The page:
So, for the next 3 weeks, from today until the release date on March 5th, Slow Family Living has paired up with Brain,Child Magazine and we are offering some fabulous prizes. If you pre-order a copy of my book, Slow Family Living; 75 ways to slow down, connect and create more joy,  from any source at all, (or if you’ve already pre-ordered it) be it Austin’s own BookPeople, Barnes and Noble, Amazon, Powell’s or the bookstore of your liking, you’ll be entered into a drawing to receive one of five  free one-year subscription to Brain, Child Magazine.

Simply send me an email to Slowfamilybook at G Mail with the subject: I PRE-ORDERED and I’ll put your name in for a chance to win.

Okay?

Either way you win with a great read!

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On Friday evening I was standing in the kitchen talking with my 10 year old and I realized that as she was speaking I had my phone in my hand and I was wanting her to HURRY UP because right before she walked in the room I was about to check ye olde Facebook on my phone. I was distracted as she talked. I wasn’t looking at my screen but I might as well have been because my palm was just itching to tap the little blue App button. And I only half heard what she was saying because of it.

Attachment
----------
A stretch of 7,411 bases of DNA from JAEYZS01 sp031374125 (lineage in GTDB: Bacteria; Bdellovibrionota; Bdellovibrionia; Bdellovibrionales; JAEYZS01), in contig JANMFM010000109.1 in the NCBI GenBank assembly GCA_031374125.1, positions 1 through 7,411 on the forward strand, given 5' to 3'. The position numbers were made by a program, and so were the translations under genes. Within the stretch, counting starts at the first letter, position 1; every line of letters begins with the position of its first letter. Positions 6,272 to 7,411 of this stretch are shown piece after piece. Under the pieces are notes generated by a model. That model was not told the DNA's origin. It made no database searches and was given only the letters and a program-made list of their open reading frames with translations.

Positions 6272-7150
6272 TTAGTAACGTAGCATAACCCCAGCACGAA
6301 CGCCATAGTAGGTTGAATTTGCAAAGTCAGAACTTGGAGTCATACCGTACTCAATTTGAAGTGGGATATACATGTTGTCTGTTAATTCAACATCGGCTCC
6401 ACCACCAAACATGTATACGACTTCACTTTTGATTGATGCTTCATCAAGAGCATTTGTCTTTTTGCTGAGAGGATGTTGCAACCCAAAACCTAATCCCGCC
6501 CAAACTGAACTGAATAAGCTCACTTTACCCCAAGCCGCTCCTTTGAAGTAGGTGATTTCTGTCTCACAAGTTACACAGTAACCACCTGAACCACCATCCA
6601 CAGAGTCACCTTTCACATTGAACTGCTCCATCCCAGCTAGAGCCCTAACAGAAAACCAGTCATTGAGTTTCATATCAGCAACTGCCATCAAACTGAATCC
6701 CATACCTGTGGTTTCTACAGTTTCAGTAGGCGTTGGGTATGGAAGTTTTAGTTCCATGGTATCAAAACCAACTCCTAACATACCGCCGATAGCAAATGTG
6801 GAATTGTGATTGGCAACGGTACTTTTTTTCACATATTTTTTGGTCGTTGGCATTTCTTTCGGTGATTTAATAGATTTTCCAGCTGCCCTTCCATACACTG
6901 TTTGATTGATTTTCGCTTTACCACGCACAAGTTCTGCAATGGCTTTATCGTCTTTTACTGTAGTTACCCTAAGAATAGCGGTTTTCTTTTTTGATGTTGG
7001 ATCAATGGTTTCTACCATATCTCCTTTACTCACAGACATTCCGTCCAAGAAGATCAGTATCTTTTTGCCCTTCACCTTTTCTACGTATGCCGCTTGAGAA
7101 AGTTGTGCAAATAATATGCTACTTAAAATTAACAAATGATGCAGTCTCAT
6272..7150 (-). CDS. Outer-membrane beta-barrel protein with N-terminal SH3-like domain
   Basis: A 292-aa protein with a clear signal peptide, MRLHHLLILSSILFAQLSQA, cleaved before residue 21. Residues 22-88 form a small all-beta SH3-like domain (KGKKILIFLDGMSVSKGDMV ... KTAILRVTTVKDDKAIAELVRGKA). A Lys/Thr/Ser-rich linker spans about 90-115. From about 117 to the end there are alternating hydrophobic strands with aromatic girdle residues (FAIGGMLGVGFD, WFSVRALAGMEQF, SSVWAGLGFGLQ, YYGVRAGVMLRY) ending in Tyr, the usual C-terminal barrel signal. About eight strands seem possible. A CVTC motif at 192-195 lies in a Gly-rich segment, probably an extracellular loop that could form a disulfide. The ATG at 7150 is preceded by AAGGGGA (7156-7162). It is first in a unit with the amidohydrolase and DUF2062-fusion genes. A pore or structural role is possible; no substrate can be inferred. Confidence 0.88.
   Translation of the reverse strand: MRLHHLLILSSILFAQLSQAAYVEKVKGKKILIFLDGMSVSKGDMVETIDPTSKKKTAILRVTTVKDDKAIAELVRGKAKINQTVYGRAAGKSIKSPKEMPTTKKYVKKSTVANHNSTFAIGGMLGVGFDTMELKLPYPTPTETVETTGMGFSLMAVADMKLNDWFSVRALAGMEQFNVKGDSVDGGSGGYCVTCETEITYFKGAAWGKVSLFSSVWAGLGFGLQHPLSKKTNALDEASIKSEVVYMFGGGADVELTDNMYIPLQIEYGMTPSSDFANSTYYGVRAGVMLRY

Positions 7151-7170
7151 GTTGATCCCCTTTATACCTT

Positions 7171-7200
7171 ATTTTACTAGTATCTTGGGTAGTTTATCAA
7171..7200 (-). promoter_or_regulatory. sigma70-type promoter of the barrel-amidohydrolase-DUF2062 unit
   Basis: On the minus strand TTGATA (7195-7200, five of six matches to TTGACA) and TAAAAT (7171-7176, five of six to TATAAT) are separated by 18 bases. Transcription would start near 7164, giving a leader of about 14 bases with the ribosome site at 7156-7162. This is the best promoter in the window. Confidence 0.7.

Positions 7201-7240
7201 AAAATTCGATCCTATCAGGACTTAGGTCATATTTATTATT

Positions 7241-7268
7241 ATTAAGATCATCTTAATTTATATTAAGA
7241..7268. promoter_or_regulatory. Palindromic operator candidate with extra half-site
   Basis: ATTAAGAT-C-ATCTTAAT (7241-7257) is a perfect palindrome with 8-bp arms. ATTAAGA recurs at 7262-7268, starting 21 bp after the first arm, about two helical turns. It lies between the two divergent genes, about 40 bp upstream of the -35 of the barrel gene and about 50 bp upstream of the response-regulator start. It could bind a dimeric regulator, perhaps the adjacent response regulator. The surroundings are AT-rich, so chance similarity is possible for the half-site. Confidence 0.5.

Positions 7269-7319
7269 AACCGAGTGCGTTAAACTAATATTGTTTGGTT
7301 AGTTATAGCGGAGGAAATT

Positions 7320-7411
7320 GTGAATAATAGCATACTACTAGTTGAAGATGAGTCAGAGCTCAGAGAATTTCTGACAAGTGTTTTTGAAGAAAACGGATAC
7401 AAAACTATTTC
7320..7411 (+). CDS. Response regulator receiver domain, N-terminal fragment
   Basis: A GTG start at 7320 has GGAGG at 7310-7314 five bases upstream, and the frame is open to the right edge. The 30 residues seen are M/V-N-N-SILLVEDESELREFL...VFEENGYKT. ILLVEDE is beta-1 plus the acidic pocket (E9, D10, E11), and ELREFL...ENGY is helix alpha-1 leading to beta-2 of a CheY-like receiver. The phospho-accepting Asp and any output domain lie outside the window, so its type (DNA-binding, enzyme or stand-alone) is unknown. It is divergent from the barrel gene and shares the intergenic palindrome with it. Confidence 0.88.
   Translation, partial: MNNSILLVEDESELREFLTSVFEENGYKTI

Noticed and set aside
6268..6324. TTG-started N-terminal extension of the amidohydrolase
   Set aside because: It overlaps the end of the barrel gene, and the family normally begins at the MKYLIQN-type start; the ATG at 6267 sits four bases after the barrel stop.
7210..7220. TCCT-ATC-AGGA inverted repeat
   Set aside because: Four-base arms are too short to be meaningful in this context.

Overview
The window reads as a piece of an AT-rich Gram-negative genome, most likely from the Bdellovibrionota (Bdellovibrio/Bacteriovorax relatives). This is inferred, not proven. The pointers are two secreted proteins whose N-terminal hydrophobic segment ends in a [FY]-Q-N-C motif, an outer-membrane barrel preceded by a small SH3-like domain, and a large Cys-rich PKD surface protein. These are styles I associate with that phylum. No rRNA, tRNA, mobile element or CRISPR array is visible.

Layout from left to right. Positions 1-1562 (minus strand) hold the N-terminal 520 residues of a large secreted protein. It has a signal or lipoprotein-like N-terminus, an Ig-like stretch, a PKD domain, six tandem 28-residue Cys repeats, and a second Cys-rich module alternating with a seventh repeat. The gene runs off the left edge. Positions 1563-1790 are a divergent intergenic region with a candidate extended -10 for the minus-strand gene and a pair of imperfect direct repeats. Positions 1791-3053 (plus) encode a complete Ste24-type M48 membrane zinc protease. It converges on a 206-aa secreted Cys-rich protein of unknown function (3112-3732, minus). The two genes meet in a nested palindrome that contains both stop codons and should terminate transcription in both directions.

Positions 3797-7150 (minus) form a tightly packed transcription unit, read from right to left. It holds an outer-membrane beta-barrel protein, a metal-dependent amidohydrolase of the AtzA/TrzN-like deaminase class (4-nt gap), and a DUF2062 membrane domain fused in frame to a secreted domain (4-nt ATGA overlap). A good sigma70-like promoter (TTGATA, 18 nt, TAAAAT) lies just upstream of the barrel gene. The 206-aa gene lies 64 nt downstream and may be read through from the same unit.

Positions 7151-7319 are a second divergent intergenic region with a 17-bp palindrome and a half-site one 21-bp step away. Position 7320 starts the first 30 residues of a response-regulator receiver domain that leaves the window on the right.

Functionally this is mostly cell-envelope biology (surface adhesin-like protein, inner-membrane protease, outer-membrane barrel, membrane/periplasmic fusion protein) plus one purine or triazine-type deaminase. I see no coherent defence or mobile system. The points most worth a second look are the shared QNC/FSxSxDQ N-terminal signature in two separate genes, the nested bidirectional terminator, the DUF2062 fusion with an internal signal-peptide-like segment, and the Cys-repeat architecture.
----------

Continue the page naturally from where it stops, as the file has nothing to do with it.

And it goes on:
“Enough!” I said to myself as she talked.  Actually, I think the voice in my head said something more like, “are you freaking kidding me???”

So when she finished up and walked out of the room, I sighed a big old sigh. And I tapped the little blue square with the lower case f on it and held it long enough for it to flicker. And I hit delete. And I decided I’d take Facebook off my phone for the whole weekend.

Simple as that.

It was perfect. Several times during the weekend I found myself taking my phone out of my pocket and then remembereing that I had hit delete and so just tucked it right back in. By Sunday I was no longer taking it out at all except to take a few photos – habit broken just like that.

What I realized that first day was just how much I DO take my phone out. Ridiculous really. And most often on the weekends there really isn’t much going on on Facebook anyway. Certainly not enough to warrant wishing a conversation with my 10 year old would end!